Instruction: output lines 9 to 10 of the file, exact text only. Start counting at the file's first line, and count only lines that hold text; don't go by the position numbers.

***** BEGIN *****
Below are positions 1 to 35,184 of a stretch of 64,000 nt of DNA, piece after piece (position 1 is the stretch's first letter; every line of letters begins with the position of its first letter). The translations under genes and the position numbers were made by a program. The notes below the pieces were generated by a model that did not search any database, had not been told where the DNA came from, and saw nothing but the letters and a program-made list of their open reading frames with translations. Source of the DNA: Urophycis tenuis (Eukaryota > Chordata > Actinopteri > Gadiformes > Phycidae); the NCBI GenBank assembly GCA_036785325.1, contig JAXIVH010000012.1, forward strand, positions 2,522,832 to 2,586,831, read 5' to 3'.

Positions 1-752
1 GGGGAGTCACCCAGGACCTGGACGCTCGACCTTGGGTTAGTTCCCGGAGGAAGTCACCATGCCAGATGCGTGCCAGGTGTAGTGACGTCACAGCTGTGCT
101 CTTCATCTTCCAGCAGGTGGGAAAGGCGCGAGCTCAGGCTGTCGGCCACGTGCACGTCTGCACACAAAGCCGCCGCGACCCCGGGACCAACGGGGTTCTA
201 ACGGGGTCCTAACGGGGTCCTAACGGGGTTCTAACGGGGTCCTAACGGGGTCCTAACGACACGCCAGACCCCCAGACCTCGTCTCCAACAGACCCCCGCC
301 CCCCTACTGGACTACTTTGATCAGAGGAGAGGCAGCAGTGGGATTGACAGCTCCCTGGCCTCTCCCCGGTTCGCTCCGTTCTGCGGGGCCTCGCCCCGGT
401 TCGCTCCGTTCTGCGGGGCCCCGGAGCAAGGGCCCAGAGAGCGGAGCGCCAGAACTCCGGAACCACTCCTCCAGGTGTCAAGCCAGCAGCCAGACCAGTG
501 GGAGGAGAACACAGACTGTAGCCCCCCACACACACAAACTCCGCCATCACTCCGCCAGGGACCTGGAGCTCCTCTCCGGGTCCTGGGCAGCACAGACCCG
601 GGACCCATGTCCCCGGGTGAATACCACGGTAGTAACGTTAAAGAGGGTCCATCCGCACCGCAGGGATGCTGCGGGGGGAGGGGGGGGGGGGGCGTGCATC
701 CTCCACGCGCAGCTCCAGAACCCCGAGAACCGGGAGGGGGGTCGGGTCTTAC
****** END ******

601 GGACCCATGTCCCCGGGTGAATACCACGGTAGTAACGTTAAAGAGGGTCCATCCGCACCGCAGGGATGCTGCGGGGGGAGGGGGGGGGGGGGCGTGCATC
701 CTCCACGCGCAGCTCCAGAACCCCGAGAACCGGGAGGGGGGTCGGGTCTTAC